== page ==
Norm MacDonald, Who Battled Acute Leukemia, Is Remembered On The Anniversary Of His Passing
- Epic funny-man Norm MacDonald, 61, of ‘Saturday Night Live’ fame is being remembered on the week of his untimely death last year.
- MacDonald appeared on the hit NBC late night sketch show from 1993 to 1998, with a regular spot on the program’s wildly popular ‘Weekend Update.’
- In 2013, Macdonald was diagnosed with multiple myeloma which developed into acute leukemia and led to his death in 2021.
- Acute lymphocytic leukemia (ALL) is a type of cancer of the blood and bone marrow.
- It’s the most common type of cancer in children, but can also occur in adults. Children are more easily treated.
One of MacDonald’s fans, SiriusXM music host Eric Alper, honoring the comedian’s passing on Twitter, writing, “1 year ago today, Norm MacDonald, the brilliant comedian who was so great as the host of ‘Weekend Update’ on Saturday Night Live, as well as his own sitcom and Dirty Work and Funny People, passed away from cancer.”
1 year ago today, Norm Macdonald, the brilliant comedian who was so great as the host of “Weekend Update” on Saturday Night Live, as well as his own sitcom and Dirty Work and Funny People, passed away from cancer. He was 61. pic.twitter.com/kHFJrK4MW3Read More— Eric Alper 🎧 (@ThatEricAlper) September 14, 2022
Alper mentioning MacDonald’s other memorable comedies, including the film “Dirty Work”, with a storyline described as “a loser finds success in the revenge-for-hire business”.
MacDonald’s other notable credit, the 2009 comedy-drama “Funny People.” The film is an example of art imitating life, as it follows a famous comedian who is diagnosed with a terminal disease and tries to fix the relationships in his life while befriending an aspiring comedian.
MacDonald gained fame as a ‘SNL’ alum, appearing on the hit NBC latenight sketch show from 1993 to 1998, with a regular spot on the program’s wildly popular ‘Weekend Update.’
Norm MacDonald’s Personal Cancer Battle
In 2013, Macdonald was diagnosed with multiple myeloma which developed into acute leukemia and led to his death in 2021.
He disclosed his diagnosis to only his family, agent, and producing partner, passing away after a nine year battle.
According to the Leukemia and Lymphoma Society, acute lymphocytic leukemia (ALL) is a type of cancer of the blood and bone marrow — the spongy tissue inside bones where blood cells are made.
It’s the most common type of cancer in children, but can also occur in adults, though the chance of a cure is greatly reduced.
The news that Macdonald even had cancer was only made public upon the announcement of his death.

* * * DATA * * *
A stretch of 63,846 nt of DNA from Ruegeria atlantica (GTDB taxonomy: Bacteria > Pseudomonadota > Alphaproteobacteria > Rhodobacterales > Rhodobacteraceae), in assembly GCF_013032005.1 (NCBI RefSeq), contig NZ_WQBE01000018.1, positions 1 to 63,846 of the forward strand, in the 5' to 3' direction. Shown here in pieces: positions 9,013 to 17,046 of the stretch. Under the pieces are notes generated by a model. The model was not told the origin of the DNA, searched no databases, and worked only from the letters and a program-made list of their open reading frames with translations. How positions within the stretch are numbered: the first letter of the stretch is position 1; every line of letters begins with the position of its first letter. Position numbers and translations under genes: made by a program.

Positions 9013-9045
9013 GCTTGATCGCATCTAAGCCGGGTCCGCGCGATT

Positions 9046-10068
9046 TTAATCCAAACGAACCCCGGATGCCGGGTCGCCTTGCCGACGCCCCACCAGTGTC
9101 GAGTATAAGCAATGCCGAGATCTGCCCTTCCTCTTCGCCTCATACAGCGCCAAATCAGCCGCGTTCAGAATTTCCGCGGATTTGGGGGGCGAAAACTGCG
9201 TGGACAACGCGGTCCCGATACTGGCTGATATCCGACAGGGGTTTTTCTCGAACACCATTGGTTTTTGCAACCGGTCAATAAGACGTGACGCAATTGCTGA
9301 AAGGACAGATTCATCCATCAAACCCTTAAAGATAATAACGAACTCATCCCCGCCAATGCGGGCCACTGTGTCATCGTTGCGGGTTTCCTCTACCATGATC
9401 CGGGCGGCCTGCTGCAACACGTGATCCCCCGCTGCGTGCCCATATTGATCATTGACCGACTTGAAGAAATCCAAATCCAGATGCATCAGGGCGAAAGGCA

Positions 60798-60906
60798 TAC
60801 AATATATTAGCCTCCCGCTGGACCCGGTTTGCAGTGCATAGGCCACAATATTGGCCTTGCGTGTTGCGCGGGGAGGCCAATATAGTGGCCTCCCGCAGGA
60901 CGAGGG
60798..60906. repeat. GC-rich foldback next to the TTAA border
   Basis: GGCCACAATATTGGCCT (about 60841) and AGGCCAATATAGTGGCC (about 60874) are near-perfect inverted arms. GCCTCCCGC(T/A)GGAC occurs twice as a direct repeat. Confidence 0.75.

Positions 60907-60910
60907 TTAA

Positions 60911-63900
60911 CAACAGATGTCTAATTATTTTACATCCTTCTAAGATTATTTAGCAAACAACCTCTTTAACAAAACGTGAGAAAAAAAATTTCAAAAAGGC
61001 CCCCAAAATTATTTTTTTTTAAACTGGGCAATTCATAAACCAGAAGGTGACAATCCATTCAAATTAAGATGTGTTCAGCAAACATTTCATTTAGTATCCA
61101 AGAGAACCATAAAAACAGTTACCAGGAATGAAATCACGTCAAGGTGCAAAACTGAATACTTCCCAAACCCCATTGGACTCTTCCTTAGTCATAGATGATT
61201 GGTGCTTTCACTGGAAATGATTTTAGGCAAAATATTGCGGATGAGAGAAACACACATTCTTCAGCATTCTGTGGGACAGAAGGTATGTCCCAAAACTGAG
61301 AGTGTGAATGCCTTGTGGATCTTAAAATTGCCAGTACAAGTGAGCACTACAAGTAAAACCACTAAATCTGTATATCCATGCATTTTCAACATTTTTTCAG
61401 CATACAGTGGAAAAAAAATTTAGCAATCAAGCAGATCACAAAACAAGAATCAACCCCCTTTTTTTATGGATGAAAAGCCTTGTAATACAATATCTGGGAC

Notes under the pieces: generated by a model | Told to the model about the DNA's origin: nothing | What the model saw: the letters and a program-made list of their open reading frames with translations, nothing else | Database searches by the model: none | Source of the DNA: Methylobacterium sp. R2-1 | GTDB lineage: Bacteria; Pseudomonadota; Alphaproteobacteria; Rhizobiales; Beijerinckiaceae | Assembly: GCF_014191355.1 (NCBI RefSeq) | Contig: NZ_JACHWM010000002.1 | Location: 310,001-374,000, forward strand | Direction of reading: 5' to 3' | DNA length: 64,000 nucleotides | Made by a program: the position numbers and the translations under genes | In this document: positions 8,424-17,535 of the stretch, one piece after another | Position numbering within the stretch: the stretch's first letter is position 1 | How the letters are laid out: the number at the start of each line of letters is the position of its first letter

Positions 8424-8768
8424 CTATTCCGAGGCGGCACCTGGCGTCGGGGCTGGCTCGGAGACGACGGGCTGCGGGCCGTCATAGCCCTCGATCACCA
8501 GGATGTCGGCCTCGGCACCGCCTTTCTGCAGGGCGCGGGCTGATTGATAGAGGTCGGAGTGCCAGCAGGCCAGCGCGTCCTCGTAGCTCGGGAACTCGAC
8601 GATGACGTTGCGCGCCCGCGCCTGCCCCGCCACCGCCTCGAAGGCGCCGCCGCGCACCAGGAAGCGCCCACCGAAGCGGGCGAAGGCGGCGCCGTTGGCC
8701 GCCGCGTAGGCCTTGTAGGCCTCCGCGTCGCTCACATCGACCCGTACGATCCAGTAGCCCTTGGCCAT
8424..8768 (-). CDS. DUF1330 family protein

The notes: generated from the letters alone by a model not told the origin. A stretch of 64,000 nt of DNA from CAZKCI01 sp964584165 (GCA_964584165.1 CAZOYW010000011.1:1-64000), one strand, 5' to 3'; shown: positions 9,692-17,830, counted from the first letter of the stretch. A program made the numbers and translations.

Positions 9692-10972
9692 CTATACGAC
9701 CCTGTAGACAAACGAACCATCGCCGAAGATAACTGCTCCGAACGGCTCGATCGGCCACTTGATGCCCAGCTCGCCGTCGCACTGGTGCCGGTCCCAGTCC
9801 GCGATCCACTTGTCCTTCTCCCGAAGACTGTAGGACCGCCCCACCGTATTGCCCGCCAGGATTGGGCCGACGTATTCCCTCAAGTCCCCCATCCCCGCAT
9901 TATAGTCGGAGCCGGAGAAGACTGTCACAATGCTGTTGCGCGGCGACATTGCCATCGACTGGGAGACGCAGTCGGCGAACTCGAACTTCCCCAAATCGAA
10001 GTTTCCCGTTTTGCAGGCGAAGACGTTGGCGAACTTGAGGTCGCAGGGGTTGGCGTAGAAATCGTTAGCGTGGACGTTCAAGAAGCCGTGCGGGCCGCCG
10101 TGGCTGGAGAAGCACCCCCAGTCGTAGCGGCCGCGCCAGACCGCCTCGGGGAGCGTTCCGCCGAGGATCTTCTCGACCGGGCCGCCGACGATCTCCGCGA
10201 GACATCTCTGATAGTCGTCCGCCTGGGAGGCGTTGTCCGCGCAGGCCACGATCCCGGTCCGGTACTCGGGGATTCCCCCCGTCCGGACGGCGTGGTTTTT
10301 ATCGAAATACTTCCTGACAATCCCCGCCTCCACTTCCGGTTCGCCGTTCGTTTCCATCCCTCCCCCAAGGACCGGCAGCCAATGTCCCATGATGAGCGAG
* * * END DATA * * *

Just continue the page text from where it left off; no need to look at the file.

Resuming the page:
Yet, MacDonald spoke about cancer publicly at least twice before his passing.
In his special, “Me Doing Standup”, MacDonald delivered a joke about an uncle who had been diagnosed with bowel cancer, saying: “I’m not a doctor, but I’m pretty sure that if you die, then the cancer also dies at the same time. That, to me, is not a loss. That’s a draw.”
He also spoke about the disease in a more somber manner during a 2018 interview with Vulture.
When asked about the idea of good versus bad art, he states: “I’m telling you this: I’ve heard people go on stage and talk about cancer or some shit, and I go, ‘Isn’t this what happens to everybody?’ They seem to think they’re singular in their story when their story is the most common story that could be, which is suffering and pain.”
He then added later in the interview: “You know, I think about my deathbed a lot.”
Keeping a Cancer Battle Private
A person’s health is a private matter; a cancer battle is arguably even more private, which is why some people, especially celebrities, choose to keep their health struggles out of the spotlight.
People like actress Kelly Preston, who was married to actor John Travolta, kept her cancer battle a secret as well; she died of breast cancer at age 57 last summer. Like Macdonald, Preston’s death was a surprise to many as her cancer diagnosis was widely unknown to the public.
On announcing her death, Travolta, now 67, noted at the time that he — like his late wife — would opt for a quiet, private road ahead as he began to grieve his wife. The actor posted to Instagram: “I will be taking some time to be there for my children who have lost their mother, so forgive me in advance if you don’t hear from us for a while. But please know that I will feel your outpouring of love in the weeks and months ahead as we heal.”
Actor Stanley Tucci also recently revealed for the first time that he privately fought tongue cancer three years ago. Actress Helen McCroy, wife to actor Damien Lewis, passed away in April at age 52 after a private battle with cancer.
People have different reasons for whether they share the news of their cancer diagnosis or not. For Marquina Iliev-Piselli, she says that sharing the news can be a burden.
“Deciding when and who to tell became quite a burden,” she tells SurvivorNet. “So you have to relive your story over and over again.”
This alone is reason enough for people to keep their cancer diagnosis under wraps; in the end, the decision is up to the person diagnosed with the disease. And it’s important to remember that there’s no right way to deal with cancer; everyone handles it differently.